Websites – CRC

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After attending the Our Changing Atmosphere workshop at the Exploratorium, I got interested in doing more research on historic CO2 data. That research led me to this this webpage that beautifully illustrates all the CO2 data we have available from a variety of data sources. The full record of CO2 measurements from Mauna Loa that we analyzed at the workshop is graphed (below) but so too is data from other sources of CO2 measurement such as from tree rings, ice cores and dried lake sediments. The graphs are updated daily as new data is collected and the website also provides an abundance of useful information on methodology behind how the data is collected and analyzed.

Here is the data from just two years of Mauna Loa illistrating very well the sinosoidal nature of annual CO2 measurements that we explored at the workshop.

The four graphs in the gallery below show the CO2 levels from the historical data sources. They both beautifully and terrifyingly illustrate the extremity of our current CO2 derived emergency.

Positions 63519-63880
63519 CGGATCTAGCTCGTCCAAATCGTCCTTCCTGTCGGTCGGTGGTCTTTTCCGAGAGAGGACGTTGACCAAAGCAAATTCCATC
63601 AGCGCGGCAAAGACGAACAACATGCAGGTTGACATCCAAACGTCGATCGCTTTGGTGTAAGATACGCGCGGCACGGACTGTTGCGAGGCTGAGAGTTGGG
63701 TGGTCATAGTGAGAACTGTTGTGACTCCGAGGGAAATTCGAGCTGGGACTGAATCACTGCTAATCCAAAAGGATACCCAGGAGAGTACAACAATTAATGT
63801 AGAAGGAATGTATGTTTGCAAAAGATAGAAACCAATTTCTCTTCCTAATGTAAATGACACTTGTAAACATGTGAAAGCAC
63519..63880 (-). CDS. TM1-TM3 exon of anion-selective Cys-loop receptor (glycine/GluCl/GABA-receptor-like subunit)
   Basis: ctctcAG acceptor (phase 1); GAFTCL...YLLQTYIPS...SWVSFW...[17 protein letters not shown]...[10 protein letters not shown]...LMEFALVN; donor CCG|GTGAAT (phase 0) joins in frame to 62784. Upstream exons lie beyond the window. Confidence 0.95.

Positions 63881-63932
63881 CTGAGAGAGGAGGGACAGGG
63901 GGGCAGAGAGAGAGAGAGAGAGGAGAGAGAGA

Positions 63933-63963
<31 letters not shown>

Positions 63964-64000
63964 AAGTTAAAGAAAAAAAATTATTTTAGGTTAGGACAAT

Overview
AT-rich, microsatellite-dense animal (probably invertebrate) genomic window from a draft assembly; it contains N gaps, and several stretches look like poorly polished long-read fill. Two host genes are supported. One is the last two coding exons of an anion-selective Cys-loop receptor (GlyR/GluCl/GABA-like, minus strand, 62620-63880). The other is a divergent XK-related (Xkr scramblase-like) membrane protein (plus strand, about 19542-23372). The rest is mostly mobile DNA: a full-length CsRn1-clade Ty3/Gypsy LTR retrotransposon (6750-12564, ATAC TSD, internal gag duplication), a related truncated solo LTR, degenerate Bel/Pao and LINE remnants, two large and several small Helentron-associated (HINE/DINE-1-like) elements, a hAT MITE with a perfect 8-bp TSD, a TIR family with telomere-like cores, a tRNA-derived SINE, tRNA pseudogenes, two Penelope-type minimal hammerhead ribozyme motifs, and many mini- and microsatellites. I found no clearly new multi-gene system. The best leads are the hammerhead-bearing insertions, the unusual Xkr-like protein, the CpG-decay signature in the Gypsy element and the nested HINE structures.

Although this website does not directly help answer my question of what we should do to solve the climate crisis, it helps illuminates essential information about the nature of the current crisis which will help provide background knowledge for myself and students about what to do about it. Namely that the extreme position we are in is due to abnormally high CO2 emissions, and any serious mitigation strategy must necessarily draw down those emissions.

Project Drawdown calls itself, “The world’s leading resource for climate solutions” and would therefore seem obviously relevant to my research question. Its mission is to advance science-based climate solutions, and advocate for action in a variety of ways.

The website includes a list of nearly 100 climate change solutions which can be sorted by sector and amount of carbon reduced.